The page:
Securities law prohibited the company from expanding into equity crowdfunding, as its co-founders, Slava Rubin, Danae Ringelmann and Eric Schell, had hoped to do when they started the company in 2008.
Indiegogo plans to become a funding portal later this year.
Equity crowdfunding "has the opportunity to be a game changer for America, since the last time common people were able to invest in their neighbors was 1932," Rubin said.
That's a gross overstatement, of course. Neighbors invest in neighbors all the time on a small scale. Rubin was referring to the Securities Act of 1933, which, in an effort to protect consumers from fraud, set stringent disclosure rules for businesses wishing to solicit equity offers, and limited the amount companies could raise from unaccredited investors.
The new portals are designed to make investing in small businesses as easy as buying publicly traded stock through an online brokerage. By easing the burden for companies to get money from retail investors, the Jobs Act has opened both opportunity and risk. Critics argue that companies desperate for funds will take advantage of naive retail investors after getting turned down by banks and traditional investors.
Proponents of funding portals point to the scrutiny SEC and the financial industry authority have placed on the educational material and warnings investors will see before they put money down. Those caveats may not tamp down the eagerness of new investors to get in on what they see as the next big thing, though.
"The temptation for investors, especially investors who are not used to making these types of investments, is to think they can't lose," said securities attorney Jesse Debban, a partner at Farella Braun & Martel. "That's far from the case."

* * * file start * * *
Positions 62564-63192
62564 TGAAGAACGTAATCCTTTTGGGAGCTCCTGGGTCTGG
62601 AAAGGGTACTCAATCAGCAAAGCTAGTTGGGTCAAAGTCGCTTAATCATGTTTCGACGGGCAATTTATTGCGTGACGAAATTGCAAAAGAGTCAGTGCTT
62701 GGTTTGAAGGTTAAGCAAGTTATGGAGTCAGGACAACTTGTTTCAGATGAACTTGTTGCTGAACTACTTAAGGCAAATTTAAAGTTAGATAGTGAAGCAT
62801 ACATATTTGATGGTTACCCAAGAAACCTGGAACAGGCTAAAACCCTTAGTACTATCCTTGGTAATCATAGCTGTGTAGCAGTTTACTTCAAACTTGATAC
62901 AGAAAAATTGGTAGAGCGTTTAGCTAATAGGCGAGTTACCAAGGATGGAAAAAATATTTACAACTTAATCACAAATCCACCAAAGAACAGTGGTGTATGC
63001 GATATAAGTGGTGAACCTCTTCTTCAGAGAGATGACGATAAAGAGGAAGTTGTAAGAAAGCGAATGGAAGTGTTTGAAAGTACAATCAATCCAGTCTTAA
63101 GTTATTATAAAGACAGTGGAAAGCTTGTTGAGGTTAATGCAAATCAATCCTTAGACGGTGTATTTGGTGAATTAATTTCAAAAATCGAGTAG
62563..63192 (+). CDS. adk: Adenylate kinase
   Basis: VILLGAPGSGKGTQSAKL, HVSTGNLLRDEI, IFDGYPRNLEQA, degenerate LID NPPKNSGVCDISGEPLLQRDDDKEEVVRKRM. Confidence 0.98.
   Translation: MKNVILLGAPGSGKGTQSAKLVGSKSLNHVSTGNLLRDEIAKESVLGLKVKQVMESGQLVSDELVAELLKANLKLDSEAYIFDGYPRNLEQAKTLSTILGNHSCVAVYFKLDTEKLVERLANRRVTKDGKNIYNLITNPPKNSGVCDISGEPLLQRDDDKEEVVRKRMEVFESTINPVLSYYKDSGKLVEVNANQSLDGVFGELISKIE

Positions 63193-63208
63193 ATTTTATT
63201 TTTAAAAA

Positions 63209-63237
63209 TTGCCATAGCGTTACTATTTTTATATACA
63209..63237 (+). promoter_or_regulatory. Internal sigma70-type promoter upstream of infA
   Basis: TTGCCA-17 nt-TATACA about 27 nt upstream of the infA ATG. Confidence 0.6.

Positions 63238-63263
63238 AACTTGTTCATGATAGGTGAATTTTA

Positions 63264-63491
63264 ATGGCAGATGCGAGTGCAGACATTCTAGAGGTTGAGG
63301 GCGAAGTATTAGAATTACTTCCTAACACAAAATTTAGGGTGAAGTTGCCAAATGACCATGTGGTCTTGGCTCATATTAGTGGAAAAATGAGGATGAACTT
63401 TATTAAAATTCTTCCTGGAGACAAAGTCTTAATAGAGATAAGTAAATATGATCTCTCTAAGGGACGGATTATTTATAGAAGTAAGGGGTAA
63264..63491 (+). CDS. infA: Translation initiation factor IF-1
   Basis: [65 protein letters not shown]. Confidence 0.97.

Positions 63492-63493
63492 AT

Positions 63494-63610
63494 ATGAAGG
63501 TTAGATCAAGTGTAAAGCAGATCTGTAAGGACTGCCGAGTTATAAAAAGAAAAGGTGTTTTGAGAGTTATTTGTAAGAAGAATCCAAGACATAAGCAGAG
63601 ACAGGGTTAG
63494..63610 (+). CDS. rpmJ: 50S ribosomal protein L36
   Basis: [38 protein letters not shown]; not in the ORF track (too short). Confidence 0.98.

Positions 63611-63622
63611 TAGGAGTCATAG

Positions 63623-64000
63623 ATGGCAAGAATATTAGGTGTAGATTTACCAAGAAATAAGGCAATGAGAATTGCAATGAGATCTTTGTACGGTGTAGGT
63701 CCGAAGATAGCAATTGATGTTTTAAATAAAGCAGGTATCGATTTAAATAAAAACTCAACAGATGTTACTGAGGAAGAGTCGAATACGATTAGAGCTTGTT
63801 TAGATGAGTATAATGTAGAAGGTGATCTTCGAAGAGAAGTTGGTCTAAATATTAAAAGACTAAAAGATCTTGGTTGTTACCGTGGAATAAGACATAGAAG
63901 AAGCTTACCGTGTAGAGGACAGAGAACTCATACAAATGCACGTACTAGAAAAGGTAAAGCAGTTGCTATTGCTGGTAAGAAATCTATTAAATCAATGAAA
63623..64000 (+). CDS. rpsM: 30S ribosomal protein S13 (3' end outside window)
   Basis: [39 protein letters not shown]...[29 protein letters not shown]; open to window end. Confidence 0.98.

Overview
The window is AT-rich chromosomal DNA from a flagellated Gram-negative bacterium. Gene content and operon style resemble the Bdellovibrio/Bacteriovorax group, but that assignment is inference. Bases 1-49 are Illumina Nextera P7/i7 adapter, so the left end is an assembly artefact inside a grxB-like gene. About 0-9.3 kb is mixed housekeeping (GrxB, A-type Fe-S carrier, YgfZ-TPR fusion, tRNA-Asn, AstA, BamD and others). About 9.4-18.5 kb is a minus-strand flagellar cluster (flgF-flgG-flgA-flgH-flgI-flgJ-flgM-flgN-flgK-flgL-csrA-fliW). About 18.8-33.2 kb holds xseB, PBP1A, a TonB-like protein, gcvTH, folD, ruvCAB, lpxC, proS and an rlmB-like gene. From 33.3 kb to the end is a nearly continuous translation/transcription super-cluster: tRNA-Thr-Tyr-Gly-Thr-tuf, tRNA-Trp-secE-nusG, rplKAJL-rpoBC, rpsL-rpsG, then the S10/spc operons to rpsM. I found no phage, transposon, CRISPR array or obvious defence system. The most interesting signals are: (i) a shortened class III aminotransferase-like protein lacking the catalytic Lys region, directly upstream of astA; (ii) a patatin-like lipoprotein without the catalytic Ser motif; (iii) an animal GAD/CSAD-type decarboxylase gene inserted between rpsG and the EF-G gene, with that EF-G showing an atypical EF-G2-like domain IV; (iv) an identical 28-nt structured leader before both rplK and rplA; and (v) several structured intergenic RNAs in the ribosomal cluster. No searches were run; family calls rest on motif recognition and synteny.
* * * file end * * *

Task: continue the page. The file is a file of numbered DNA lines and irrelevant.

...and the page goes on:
Investors must also be aware that private stocks will probably not provide the quick returns seen on the public market, warned Richard Swart, the chief strategy officer at NextGen Crowdfunding, a website that educates investors and connects them with funding portals like Wefunder.
"There are risks, and you have to be able to hold those investments for years," Swart said. "You can't track the performance of these stocks. They're basically illiquid early investment in small companies that in theory could grow, but it's not a trading stock."
Investors should not spend money on private equities that they can't afford to lose, he said.
Would-be unicorns Tommarello suspects that the businesses most likely to participate won't be would-be unicorns, who will still seek out sophisticated venture capitalists, nor will individuals flood in seeking to make lottery-style Silicon Valley bets. More likely, he said, the beneficiaries will be the small businesses that he and his eight-person team encountered on a two-week train ride across the country, and the people who want to back them.
In Chicago, the Wefunder team met a rocket scientist working to revitalize his Southside community by creating a "Little Italy for African American cuisine." A man they met in Cleveland had figured out how to "age" whiskey in one day instead of 12 years, an opportunity opened up by shortages in older vintages.
Those entrepreneurs, Tommarello said, will now be able to seek out investment far and wide.
"The wisdom of the crowd is good," Tommarello said. "Why should a few guys in suits allocate all the capital? Why can't people figure out what they want and invest in it?"